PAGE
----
Trump recognizes Jerusalem as Israel’s capital
President Donald Trump speaks in the Diplomatic Reception Room of the White House, Wednesday, Dec. 6, 2017, in Washington. Trump recognized Jerusalem as Israel's capital despite intense Arab, Muslim and European opposition to a move that would upend decades of U.S. policy and risk potentially violent protests. - photo by Associated Press

WASHINGTON — Defying dire, worldwide warnings, President Donald Trump on Wednesday broke with decades of U.S. and international policy by recognizing Jerusalem as Israel’s capital.

Despite urgent appeals from Arab and European leaders and the risk of anti-American protests and violence, Trump declared that he was ending an approach that for decades has failed to advance the prospects for peace. He also for the first time personally endorsed the concept of a “two-state solution” for Israel and the Palestinians, provided both sides agree to it.

“I have determined that it is time to officially recognize Jerusalem as the capital of Israel,” he said in a White House address, calling it “overdue” and in the best interests of the United States. He said recognition acknowledged the “obvious” that Jerusalem is the seat of Israel’s government despite the disputed status that is one of the key elements in the Israeli-Palestinian conflict.

“This is nothing more or less than the recognition of reality,” he said.

U.S. Rep. Doug Collins, R-Gainesville, was supportive of the decision.

“President Trump's announcement brings our diplomatic policy toward Israel into alignment with our posture toward other sovereign nations around the world, which determine their own capitals,” Collins said in a press release. “The president’s decision also affirms that Israel is the United States’ strongest ally, and he is right to act accordingly.”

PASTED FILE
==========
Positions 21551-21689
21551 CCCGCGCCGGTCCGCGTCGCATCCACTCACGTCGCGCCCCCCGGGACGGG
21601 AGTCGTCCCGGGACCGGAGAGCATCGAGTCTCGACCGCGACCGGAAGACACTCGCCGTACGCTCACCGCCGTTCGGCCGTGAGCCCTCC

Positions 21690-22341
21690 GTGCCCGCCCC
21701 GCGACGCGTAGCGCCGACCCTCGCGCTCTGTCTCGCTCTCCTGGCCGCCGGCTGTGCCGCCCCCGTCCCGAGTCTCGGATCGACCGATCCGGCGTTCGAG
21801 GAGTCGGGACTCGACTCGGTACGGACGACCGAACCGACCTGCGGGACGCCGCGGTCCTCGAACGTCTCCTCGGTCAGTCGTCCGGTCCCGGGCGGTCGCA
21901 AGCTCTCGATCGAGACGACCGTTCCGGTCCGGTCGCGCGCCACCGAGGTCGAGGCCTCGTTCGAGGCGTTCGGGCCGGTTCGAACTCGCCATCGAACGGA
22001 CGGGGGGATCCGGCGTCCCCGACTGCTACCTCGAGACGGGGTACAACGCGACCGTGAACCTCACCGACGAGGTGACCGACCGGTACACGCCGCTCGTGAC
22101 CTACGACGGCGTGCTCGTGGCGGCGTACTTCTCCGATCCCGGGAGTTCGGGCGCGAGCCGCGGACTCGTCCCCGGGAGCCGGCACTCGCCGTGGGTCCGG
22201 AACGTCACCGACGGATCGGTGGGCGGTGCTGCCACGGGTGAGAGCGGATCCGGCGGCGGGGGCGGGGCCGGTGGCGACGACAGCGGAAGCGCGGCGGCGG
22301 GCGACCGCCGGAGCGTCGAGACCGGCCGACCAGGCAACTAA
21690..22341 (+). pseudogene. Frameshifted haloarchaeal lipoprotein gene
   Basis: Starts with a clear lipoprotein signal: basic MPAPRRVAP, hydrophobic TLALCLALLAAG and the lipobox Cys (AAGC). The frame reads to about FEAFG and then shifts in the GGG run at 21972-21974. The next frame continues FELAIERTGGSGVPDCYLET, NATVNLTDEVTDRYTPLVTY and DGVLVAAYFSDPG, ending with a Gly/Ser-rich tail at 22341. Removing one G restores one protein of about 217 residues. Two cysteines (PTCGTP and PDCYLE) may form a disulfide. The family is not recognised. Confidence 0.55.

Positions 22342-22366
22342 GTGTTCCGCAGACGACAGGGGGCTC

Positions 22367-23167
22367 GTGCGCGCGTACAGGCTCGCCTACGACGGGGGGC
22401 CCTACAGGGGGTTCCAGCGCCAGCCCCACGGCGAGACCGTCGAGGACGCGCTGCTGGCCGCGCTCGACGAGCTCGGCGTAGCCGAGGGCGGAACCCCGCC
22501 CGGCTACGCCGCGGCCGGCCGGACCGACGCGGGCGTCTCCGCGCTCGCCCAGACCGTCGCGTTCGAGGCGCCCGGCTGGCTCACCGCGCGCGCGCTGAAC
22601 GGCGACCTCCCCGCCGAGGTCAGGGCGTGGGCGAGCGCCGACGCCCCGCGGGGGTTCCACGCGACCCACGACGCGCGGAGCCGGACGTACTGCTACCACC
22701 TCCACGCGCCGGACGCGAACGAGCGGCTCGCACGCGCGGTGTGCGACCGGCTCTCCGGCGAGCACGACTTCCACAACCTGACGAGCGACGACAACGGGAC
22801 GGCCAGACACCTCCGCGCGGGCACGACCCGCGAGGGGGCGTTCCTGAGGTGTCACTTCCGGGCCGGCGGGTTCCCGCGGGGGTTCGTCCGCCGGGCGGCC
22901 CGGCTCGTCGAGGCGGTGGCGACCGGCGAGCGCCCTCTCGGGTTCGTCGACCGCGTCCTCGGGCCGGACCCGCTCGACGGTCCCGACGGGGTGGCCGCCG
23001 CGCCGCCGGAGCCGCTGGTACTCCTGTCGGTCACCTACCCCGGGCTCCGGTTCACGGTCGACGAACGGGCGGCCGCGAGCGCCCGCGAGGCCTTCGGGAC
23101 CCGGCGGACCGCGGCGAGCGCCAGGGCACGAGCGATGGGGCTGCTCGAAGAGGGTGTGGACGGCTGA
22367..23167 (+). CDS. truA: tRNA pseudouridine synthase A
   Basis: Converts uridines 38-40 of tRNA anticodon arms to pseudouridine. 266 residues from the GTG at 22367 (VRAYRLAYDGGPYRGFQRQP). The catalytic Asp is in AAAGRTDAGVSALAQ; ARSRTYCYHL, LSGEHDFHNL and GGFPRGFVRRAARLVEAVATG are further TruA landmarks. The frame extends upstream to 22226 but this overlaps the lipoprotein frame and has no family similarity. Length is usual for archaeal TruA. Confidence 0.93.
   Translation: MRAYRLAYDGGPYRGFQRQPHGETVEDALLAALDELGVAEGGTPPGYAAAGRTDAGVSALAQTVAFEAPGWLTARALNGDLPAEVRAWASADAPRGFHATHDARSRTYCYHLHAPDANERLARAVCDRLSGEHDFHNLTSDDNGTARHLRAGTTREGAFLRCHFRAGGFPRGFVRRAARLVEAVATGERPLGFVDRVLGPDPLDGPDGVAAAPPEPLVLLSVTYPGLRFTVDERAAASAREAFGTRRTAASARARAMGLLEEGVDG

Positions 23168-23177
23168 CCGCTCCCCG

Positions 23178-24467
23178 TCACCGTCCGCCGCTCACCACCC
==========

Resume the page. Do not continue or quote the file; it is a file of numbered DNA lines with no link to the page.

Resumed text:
Sen. David Perdue, R-Ga., praised the move in a news release.

“It’s long overdue we send a powerful message of support to one of our closest allies, Israel,” Perdue said. “I commend President Trump for taking continued steps to reaffirm the United States’ relationship with Israel after years of questionable policies from the Obama Administration.”

Trump also directed that the State Department begin the process of moving the U.S. Embassy from Tel Aviv to Jerusalem as required by U.S. law. Officials said, however, that the move will take years to complete.

Trump maintained that his decision would not compromise the city’s geographic and political borders, which will still be determined by Israel and the Palestinians.

Ahead of Trump’s speech, Arab and Muslim leaders spoke about the potential for violence. In Gaza, hundreds of Palestinian protesters burned American and Israeli flags. They also waved Palestinian flags and banners proclaiming Jerusalem as their “eternal capital,” language that Israelis similarly use for their nation.

Even America’s closest allies in Europe questioned the wisdom of Trump’s radical departure from the past U.S. position, which was studiously neutral over the sovereignty of the city.

Jerusalem includes the holiest ground in Judaism. It’s also home to Islam’s third-holiest shrine and major Christian sites, and any perceived harm to Muslim claims to the city has triggered protests in the past, in the Holy Land and beyond.

America’s consulate in Jerusalem has ordered U.S. personnel and their families to avoid visiting Jerusalem’s Old City or the West Bank, and urged American citizens in general to avoid places with increased police or military presence.

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